The Supreme Court is considering whether the Constitution’s ban on excessive fines applies to the states as well as to the federal government. If the SC needs more motivation to curb the abusive process of civil asset forfeiture they need look no further than Philadelphia. In a field filled with outrageous stories of injustice, the situation in Philadelphia where houses have been forfeit stands out.
A forfeiture petition for one property lists one gram of marijuana, a half gram of cocaine and some over-the-counter pills as justification for taking. In one case recently settled in a $3 million class-action lawsuit, Norys Hernandez nearly lost the rowhouse she and her sister owned after police arrested her nephew on drug dealing charges and seized the house. Another family named in the suit fought to save their house from the grip of law enforcement after their son was arrested for selling $40 worth of drugs outside of it. Of the lawsuit’s four named plaintiffs, three had their houses targeted for seizure after police accused relatives dealing drugs on the property. None of the homeowners were themselves accused of committing a crime.
As families fought to keep homes targeted by the DA, the revenues from the forfeiture sales became a big moneymaker for local law enforcement – netting some $6 million annually in the best years. The proceeds turned into an unregulated budget split between the police and DA. The money made off of the seized homes went to buy wish list items ranging from new submachine guns to custom uniform embroidery.
As if that weren’t enough, sometimes police officers were the buyers of the foreclosed properties! How’s that for demand creates its own supply?
“I am genuinely distressed to learn that the DA’s office permitted police officers to acquire forfeited homes of Philadelphians at public auction,” said University of Pennsylvania Law School professor Lou Rulli. “This disturbing revelation underscores one of many serious flaws in civil forfeiture — law enforcement is able to directly benefit from the actions they take to seize private property, often from lawful homeowners who have done no wrong.”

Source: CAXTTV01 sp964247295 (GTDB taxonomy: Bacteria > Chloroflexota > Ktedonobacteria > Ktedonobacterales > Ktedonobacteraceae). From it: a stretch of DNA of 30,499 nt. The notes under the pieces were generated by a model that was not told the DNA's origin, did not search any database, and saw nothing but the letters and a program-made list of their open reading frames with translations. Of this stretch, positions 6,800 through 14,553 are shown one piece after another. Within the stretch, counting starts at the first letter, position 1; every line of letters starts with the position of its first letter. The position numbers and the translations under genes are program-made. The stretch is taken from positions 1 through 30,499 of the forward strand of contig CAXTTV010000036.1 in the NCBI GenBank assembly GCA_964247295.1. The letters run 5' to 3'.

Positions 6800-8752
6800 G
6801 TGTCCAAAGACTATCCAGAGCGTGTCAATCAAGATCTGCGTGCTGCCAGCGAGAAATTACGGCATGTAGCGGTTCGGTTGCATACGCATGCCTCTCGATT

This story takes the cake:
Biddle recalled an instance, in 2007, when he purchased a property on the 5700 block of Chester Avenue for $21,000. To his surprise, he found a buyer just a few days later who was willing to pay nearly double that amount. He inked the sale.
At the next forfeiture open house, an incensed DA staffer, who by now knew Biddle on sight from his repeat visits to forfeiture auctions, approached him.
“They said, ‘That guy we took the house from? You just sold that to the guy’s mom,’” Biddle recalled. “They were pissed, but they knew I couldn’t do anything about it.”
Records show that it took the District Attorney’s Office three years to seize the property back, through a second forfeiture action filed against the pair.
This is from an excellent investigative report by Ryan Briggs.
Addendum: See also my piece with Makowsky and Stratmann forthcoming in the JLS, To Serve and Collect: The Fiscal and Racial Determinants of Law Enforcement.